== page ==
There is a vast range of Wau in different parts of Malaysia. The most common one is called ‘Wau Bulan’ which means ‘Moon Kite’. The Wau Bulan is originally from Kelantan, one of the states in Malaysia. Some other ones are also called:

WAU PUYUH.jpg

WAU PUYUH (QUAIL KITE) KELANTAN

WAU DODO HELANG

WAU DODO HELANG (EAGLE’S CHEST KITE) TERENGGANU

WAU JALABUDI

WAU JALA BUDI (WOMAN KITE) KEDAH

WAU HELANG

WAU HELANG (EAGLE KITE) PERLIS

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WAU MERAK (PEACOCK KITE) JOHOR

WAU KUCING.jpg

WAU KUCING (CAT KITE)

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WAU KAPAL (BOAT KITE)

WAU DAUN

WAU DAUN (LEAF KITE)

And lots more beautiful kites that rule the skies…

Although Wau comes in all shapes and sizes, the motifs and designs are versatile to one another. The Wau creator brings out the variety of patterns and vibrant colours through the use of flora and fauna motifs that would definitely amaze anyone who sees it.

Wau Bulan

Wau Bulan (Moon Kite) is the most popular and favourite type of Wau in the Malay community. It is an intricately designed Wau mainly with floral motifs. If you look at the shape of the Wau Bulan properly, the lower section of the Wau looks like a crescent moon. Therefore, it was called “Wau Bulan”. Given the right colour, when flown, Wau Bulan apparently resembles a rising crescent moon. Another reason why the society referred to it as Wau Bulan is because of its appearance which is like the moon flying high and its size which is definitely larger than any other kite. This makes the decorations painted on the body to be visible when it is flown high in the air. To make it more distinctive, Wau Bulan is normally decorated with large, strong-coloured patterns.

Apart from that, the popularity of Wau Kucing (Cat Kite) is comparable to Wau Bulan. Obviously, it has got its nickname through the resemblance of the kite with a cat. The bow will be mounted on top of the Wau Kucing so that it will release a loud humming sound like a cat when it flies in the air. According to the myth, Wau Kucing is believed to have the power to scare away evil spirits and it could predict the weather forecast too.

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WAU KUCING & IT’S MAKER

Do you know the Malaysia Airline System’s logo? Well, if you look carefully at it, you can see that they have featured a Wau in it! The type of Wau was the Wau Kucing. It’s a rather clever way to represent their country, through the country’s airline system’s logo! The Wau itself was shown in a very attractive way. It was a background for the actual name of the airline. It also used the country’s flag’s colours. That must be the reason why Malaysia Airlines is known throughout the world.

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Wau Bulan is so popular that there is a folk song dedicated to it which is called Ewau Bule. It is normally sung in Dikir Barat style. (If I were to describe Dikir Barat, I would say that it’s a kind of traditional Malaysian style rap.) The Ewau Bule song depicts Wau as a rich, cultural heritage of the Malay community and together, both Wau and the art of Dikir Barat music are steeped in Malay tradition. They may look like a kite but the creation of Wau is much more complicated and delicate. Complimenting the song, “teraju tiga” or the three joined strings to each edge on the kite are synonymous with the Wau Bulan or moon-shaped kite which magnificently flies through the open sky. There are many versions of this popular song but this particular one which is the most latest, sung by Iwere featuring Noraniza Idris is my favourite.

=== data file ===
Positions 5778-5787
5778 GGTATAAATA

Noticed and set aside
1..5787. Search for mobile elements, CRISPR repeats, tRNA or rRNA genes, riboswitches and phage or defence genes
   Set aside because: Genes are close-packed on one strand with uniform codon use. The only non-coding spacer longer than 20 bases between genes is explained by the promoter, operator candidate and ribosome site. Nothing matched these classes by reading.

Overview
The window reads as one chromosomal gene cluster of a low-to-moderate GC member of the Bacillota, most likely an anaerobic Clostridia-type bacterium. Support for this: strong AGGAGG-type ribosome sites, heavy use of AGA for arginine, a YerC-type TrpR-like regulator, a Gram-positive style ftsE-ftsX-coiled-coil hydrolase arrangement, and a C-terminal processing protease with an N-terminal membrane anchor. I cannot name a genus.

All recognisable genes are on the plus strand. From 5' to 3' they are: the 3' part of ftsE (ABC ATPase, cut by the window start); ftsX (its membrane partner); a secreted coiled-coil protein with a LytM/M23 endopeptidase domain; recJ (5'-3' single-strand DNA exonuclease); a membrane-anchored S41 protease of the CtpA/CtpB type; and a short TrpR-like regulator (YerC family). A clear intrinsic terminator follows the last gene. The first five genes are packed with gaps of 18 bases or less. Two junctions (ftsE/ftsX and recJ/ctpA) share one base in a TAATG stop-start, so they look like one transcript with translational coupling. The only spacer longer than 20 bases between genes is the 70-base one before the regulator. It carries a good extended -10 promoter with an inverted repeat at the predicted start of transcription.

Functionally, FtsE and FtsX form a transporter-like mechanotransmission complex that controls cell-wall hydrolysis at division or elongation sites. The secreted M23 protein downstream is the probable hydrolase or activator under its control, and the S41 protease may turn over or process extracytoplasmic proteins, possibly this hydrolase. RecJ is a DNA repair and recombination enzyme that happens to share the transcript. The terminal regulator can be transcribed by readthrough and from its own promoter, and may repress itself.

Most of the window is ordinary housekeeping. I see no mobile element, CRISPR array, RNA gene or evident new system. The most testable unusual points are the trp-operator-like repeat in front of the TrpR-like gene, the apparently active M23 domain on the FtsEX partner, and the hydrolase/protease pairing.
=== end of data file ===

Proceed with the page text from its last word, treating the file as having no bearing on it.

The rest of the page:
Wau Bulan is one of Malaysia’s national symbols, some others being the Kris (Traditional Malaysian Dagger) and Hibiscus (Traditional Malaysian Flower). I’m sure that everyone from Malaysia knows this but on the reverse side of the fifty-cent coin of Malaysia (1989 series) features an intricately decorated Wau Bulan with a hummer on top. Not only that, at the back of Malaysian one Ringgit banknote, the Wau Bulan is also depicted in it. It is very clear that this country tries it’s best to send the message of their tradition around the world. They put their most important and most beloved thing that they have in their country and start showing it in airline logos, songs, coins, banknotes, stamps and many other things. Thanks to all their hard work, Malaysia has made the whole world know about their traditional kite which we now all adore.

Wau Bulan and Me

Wau Bulan and me, it was love at first sight! I can still remember the excitement whenever my best buddy Dadajee (my maternal grandpa) came over to visit me every year. With him, he would always bring presents and gifts for me. But I will never forget that particular year when he came with a strange package. It was fairly big and was inside a box that he had made himself. The box was specially made so that the contents inside would not get damaged. The shape of the surprise was a bit quirky and it looked weird to me. I just couldn’t guess what was inside. I was very sure though that it will be something that I would like. Then, Dadajee opened it for me and revealed not one but TWO Wau Bulan! He then said “You see these, Little Pawsome Lion? Well they’re Wau Bulan! There’s one for you and one for your school!” That’s when I met my love at first sight.

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The colour of the Wau Bulan that I chose for myself was a very bright red with other vibrant colours and lots of swirly and detailed patterns. And from what I can remember, the other one which I chose for my old school (Moseley) was a blueish colour with lots of patterns too. I purposely chose the other one for my school because the colour was similar to the school logo. It looked like it was specially made for them.